The grounds of the Japanese Garden also feature a series of koi ponds, elaborate carved wood gates, many stone lanterns, a five-story pagoda (dating from the Panama-Pacific International Exposition of 1915), a Zen Garden constructed of stones and gravel, a high-arching Drum Bridge (a relic of the original Japanese Village), and a tea house and gift shop.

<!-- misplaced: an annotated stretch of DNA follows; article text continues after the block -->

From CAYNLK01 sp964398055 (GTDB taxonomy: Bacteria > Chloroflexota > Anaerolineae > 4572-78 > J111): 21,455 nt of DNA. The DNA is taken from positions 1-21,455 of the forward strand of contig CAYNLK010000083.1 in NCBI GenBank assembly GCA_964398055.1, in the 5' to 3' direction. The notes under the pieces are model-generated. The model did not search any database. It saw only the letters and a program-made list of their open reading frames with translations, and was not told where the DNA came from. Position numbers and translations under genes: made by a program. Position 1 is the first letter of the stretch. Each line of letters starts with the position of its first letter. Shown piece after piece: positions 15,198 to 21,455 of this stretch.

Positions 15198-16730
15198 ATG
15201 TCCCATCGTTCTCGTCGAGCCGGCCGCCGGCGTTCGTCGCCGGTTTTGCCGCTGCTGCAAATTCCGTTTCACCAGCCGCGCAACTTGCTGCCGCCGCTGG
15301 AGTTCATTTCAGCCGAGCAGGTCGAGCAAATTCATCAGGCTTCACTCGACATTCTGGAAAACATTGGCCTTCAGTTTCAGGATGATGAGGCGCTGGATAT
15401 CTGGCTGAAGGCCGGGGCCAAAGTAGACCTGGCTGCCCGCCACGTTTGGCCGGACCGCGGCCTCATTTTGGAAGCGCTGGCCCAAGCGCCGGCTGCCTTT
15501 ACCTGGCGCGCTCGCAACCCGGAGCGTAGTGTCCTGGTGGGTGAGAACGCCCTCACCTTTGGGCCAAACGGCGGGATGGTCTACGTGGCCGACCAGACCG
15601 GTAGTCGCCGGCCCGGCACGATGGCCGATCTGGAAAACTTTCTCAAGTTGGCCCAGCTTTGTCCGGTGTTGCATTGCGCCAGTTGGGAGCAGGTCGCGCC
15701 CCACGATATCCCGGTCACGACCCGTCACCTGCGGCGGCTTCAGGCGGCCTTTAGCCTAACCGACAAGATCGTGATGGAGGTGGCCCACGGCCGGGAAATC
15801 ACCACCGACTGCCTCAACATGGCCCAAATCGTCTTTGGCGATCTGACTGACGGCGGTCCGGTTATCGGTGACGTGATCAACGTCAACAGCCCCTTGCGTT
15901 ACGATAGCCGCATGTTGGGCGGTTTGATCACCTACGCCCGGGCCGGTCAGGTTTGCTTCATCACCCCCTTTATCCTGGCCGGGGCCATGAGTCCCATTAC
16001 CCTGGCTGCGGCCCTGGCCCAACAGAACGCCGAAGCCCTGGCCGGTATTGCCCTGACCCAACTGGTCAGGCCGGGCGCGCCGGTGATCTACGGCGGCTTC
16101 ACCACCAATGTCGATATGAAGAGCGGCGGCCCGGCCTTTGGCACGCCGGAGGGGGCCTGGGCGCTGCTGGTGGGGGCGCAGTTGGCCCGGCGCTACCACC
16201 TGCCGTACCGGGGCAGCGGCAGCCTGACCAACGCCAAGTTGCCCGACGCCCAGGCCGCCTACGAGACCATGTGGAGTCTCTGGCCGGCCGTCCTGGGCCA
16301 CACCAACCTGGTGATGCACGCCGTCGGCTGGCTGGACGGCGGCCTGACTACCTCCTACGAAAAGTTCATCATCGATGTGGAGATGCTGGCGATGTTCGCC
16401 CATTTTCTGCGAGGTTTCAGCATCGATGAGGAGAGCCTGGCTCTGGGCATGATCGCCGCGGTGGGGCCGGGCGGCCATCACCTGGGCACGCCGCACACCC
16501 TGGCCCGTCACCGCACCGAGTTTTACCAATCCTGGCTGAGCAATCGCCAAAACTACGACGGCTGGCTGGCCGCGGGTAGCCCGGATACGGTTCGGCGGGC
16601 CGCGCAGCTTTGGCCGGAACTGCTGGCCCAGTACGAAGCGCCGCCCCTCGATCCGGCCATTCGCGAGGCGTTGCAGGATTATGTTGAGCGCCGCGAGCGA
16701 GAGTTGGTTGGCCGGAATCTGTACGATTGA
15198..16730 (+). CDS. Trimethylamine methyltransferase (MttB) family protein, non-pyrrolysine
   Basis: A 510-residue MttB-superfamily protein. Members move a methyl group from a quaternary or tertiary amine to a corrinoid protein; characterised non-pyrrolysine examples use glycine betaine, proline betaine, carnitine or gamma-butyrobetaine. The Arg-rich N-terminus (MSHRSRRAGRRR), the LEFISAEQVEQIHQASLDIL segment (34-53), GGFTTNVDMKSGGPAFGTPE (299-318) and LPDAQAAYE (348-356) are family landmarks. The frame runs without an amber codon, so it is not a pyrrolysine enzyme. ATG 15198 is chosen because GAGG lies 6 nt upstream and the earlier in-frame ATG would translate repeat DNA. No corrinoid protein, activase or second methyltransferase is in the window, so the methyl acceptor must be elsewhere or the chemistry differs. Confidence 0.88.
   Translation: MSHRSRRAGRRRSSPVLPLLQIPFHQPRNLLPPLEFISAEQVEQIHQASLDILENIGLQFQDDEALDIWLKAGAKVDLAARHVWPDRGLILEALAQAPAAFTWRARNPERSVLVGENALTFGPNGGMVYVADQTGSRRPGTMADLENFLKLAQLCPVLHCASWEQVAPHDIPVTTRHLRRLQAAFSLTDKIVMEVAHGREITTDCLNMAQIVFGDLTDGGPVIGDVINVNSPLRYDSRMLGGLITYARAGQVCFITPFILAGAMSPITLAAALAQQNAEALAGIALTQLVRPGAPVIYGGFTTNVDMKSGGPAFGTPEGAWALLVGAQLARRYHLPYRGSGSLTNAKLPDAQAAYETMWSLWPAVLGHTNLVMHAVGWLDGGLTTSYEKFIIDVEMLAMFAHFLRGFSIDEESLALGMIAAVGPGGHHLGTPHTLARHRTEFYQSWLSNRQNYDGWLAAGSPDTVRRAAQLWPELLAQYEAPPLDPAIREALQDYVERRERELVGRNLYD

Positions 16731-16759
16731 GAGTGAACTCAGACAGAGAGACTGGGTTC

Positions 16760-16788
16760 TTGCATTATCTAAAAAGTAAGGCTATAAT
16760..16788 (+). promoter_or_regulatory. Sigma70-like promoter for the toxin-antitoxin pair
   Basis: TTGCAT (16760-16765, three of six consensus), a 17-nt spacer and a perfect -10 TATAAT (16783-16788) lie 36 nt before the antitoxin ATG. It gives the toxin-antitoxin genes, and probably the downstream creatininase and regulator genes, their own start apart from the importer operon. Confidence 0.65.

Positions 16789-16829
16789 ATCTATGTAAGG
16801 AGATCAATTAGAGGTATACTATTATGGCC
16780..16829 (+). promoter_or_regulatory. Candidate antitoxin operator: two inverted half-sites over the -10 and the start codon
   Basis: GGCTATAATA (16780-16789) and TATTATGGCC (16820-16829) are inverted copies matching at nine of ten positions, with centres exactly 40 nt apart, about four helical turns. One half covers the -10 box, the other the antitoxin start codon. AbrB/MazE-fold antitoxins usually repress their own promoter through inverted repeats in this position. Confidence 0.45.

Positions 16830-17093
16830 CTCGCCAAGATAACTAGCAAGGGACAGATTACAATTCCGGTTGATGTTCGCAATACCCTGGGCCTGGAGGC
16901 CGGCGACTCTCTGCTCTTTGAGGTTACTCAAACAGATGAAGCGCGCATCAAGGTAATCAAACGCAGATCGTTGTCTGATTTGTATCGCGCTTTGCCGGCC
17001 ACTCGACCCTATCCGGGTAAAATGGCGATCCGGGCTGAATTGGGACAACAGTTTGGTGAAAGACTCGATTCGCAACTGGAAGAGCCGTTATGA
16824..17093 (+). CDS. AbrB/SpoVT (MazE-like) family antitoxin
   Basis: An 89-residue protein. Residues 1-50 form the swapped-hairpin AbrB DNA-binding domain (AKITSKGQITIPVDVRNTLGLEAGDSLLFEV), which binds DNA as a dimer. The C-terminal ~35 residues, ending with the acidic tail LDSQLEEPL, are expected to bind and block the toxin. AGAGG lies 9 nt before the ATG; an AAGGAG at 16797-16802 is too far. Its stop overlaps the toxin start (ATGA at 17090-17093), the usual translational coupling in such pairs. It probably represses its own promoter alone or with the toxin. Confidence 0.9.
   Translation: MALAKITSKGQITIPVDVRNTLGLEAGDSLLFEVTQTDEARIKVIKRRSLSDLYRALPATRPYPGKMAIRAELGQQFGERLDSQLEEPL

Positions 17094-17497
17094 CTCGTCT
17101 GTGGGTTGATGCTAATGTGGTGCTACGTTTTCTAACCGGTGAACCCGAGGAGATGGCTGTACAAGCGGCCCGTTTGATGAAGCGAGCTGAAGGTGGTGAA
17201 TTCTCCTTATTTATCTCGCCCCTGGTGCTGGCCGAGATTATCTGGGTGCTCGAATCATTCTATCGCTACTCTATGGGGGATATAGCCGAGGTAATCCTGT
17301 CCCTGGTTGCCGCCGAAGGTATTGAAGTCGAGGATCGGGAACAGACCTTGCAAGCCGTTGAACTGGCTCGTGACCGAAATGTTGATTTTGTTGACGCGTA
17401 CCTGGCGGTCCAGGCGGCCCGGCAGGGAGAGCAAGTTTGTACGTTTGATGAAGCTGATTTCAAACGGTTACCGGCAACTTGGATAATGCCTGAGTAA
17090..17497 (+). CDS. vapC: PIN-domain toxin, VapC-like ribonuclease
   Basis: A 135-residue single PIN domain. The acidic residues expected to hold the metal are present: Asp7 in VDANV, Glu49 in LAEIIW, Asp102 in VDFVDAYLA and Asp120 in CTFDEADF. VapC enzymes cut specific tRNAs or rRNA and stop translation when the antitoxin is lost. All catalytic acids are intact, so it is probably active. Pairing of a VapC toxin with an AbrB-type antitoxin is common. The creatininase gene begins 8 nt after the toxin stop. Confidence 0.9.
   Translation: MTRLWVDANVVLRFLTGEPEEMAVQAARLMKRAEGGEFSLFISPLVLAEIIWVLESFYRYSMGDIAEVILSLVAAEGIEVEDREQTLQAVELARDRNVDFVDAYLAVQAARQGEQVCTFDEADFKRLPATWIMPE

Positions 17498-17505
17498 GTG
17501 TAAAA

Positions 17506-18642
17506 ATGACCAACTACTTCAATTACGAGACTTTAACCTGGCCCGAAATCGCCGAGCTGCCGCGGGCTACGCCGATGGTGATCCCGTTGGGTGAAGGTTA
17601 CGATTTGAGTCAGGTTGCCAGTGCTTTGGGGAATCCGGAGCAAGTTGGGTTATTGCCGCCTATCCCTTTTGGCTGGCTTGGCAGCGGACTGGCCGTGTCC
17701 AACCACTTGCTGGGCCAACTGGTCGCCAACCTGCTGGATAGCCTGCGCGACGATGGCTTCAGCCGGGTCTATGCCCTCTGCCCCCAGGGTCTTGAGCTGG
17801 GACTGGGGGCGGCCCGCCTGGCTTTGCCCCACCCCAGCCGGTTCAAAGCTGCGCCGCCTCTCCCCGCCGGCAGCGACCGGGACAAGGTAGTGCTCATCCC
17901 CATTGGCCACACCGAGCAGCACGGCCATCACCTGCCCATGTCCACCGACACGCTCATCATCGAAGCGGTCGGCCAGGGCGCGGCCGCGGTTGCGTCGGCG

A large bronze Buddha near the teahouse, cast in Japan in 1790, was presented to the garden by the Gump Company in 1949. The 9,000-pound bronze Peace Lantern situated behind the pagoda was bought with the contributions of Japanese schoolchildren and presented to the garden in 1953 in commemoration of the U.S.-Japan peace treaty signed in San Francisco in 1951. As we were walking along the paths, another family was also enjoying the gardens. The daughter took a picture of her parents in front of the Buddha. As we walked by, she asked if we wanted her to take our picture. She was a challenged young lady and was so excited when we said yes. I think she did a good job.